00:55:30 Abigail Slater (she/her): It is unconscionable
00:59:05 Andrew Dodds: How do we move forward with acknowledgement? We still say the words of acknowledgement even as we don’t want to admit the way our policies towards indigenous peoples, towards homeless peoples, towards anyone who looks or lives different than us, they continue to create suffering and exclusion. As uncomfortable as it is to hold in our minds the incongruent feelings around our actions, our current blockages to so many, and how we can indeed move forward, we simply must hold and move forward on them.
00:59:36 Diane Dyson: Both of the new CUIxLocal reports being released today raise these same issues, ones which each City needs to address, especially focused around Indigenous peoples and around new immigrants.
00:59:53 Abigail Slater (she/her): #landback
01:00:40 Abigail Slater (she/her): Which describes a process…
01:01:27 Lisa Cavicchia, CUI: https://www.fortedmontonpark.ca/plan-your-visit/attractions/indigenous-peoples-experience
01:01:38 Emily Herd: Grateful for the recent opportunity to hear a panel including Dr. Patricia Makokis (Saddle Lake Cree Nation. www.treatytalk.com), emphasizing the need for settler allies to educate themselves – and my colleague’s recently sharing the podcasts out there to use as a start.
01:03:35 Christina Sisson: New Zealand seems to have identified equity through the Ministry of Health – maybe we ned to focus on equity in terns of human health!
01:04:51 Lisa Cavicchia, CUI: Edmonton’s community leagues: https://efcl.org/
01:06:59 Mayor Naheed Nenshi: Most Red Deerians (like me) make the right choice.
01:09:25 LeeAnne Ireland (she/her) – Calgary: Colonization is the disease. What is colonization and how do we ensure that we are not contagious — that we do not colonize those we strive to assist, by accident?
– Darien Thira
01:09:57 Jason Syvixay: Red Deer’s Big Bend Market is cute! As a former Winnipegger who purposefully left to live and work in Edmonton, what was inspiring was Council and Administration’s intention to tackle complex issues like infill, Indigenous reconciliation, and winter planning, rather than be silent and inactive on them. Perhaps people want to be part of collective problem solving?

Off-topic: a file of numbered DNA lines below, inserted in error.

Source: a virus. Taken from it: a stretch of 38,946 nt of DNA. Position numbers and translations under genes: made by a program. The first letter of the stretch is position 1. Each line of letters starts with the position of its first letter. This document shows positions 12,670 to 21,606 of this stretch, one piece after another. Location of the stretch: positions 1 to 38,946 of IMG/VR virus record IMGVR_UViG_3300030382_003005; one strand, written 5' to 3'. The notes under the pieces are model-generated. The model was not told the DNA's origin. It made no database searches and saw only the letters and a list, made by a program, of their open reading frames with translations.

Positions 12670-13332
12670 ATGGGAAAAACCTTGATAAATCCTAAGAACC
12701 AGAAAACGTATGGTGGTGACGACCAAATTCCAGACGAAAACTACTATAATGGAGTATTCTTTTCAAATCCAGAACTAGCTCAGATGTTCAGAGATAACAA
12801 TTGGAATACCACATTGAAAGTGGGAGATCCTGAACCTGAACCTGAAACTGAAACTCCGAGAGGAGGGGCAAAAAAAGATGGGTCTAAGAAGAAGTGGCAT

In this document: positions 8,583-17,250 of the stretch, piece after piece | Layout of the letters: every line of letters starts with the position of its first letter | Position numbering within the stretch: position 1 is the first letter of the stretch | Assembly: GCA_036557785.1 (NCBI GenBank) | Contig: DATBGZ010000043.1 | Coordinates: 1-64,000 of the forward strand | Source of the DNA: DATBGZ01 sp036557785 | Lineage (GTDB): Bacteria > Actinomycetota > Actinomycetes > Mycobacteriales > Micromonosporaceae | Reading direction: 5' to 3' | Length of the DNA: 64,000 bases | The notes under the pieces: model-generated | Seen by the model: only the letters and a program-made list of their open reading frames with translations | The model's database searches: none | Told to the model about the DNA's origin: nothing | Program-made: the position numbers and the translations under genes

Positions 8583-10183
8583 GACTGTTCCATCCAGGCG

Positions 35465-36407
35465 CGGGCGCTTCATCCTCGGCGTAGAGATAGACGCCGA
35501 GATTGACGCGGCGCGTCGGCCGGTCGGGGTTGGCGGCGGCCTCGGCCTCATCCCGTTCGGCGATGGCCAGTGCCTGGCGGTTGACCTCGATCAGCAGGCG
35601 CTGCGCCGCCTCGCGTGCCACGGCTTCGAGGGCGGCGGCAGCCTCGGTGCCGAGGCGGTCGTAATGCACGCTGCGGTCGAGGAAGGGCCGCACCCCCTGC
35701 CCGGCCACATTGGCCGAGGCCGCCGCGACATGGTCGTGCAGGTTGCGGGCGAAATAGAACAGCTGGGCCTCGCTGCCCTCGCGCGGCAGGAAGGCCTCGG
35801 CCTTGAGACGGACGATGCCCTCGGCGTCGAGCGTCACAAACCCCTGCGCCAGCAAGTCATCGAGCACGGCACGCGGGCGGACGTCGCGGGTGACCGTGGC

01:10:00 Lisa Cavicchia, CUI: Yay to Corinne Saad — Executive Director of C5 — it’s her last day today!
01:10:35 Heather Klimchuk: Volunteer’s are Alberta’s treasures! Incredible conversation today and I am humbled and appreciative of your time.
01:11:47 Abigail Slater (she/her): Yes to @Chritina Sisson’s comments
01:12:00 Abigail Slater (she/her): We must broaden equity…to every sector
01:12:03 Keren Tang: Despite the various sectors involved in today’s panel – appreciate the weaving of threads and speakers building upon each other. Tremendous conversation between the two cities. Would love to see more of this inter-city, intersectional dialogues!
01:12:36 Canadian Urban Institute: Learn more about CUIxLocal: https://canurb.org/cuixlocal/

Vous trouverez les transcriptions et les enregistrements de la session d'aujourd'hui et de toutes nos sessions à l'adresse suivante : https://www.canurb.org/citytalk.

Keep the conversation going #CityTalk @canurb
01:13:30 Abigail Slater (she/her): Thank you for this. I learned a lot about our Western compatriots…and the wonderful work you are doing.
01:14:10 Canadian Urban Institute: Join us on Monday at noon ET for an exploration of urbanism with Indigenous leaders at the fore of their professions: https://us02web.zoom.us/webinar/register/WN_8_thkCM8TzyzX57fIf_oXg
01:14:58 Jenna Misener: Fantastic session. Thanks to all the speakers and the CUI for convening!
01:15:42 Puneeta McBryan: That graciousness and recognition is another key part of Alberta culture! Thank you all for a wonderful panel
01:15:51 Ashlyn Bernier – Edmonton: Thank you for having us Mary!
01:15:54 Vanessa Wellsch: Thank you, everyone!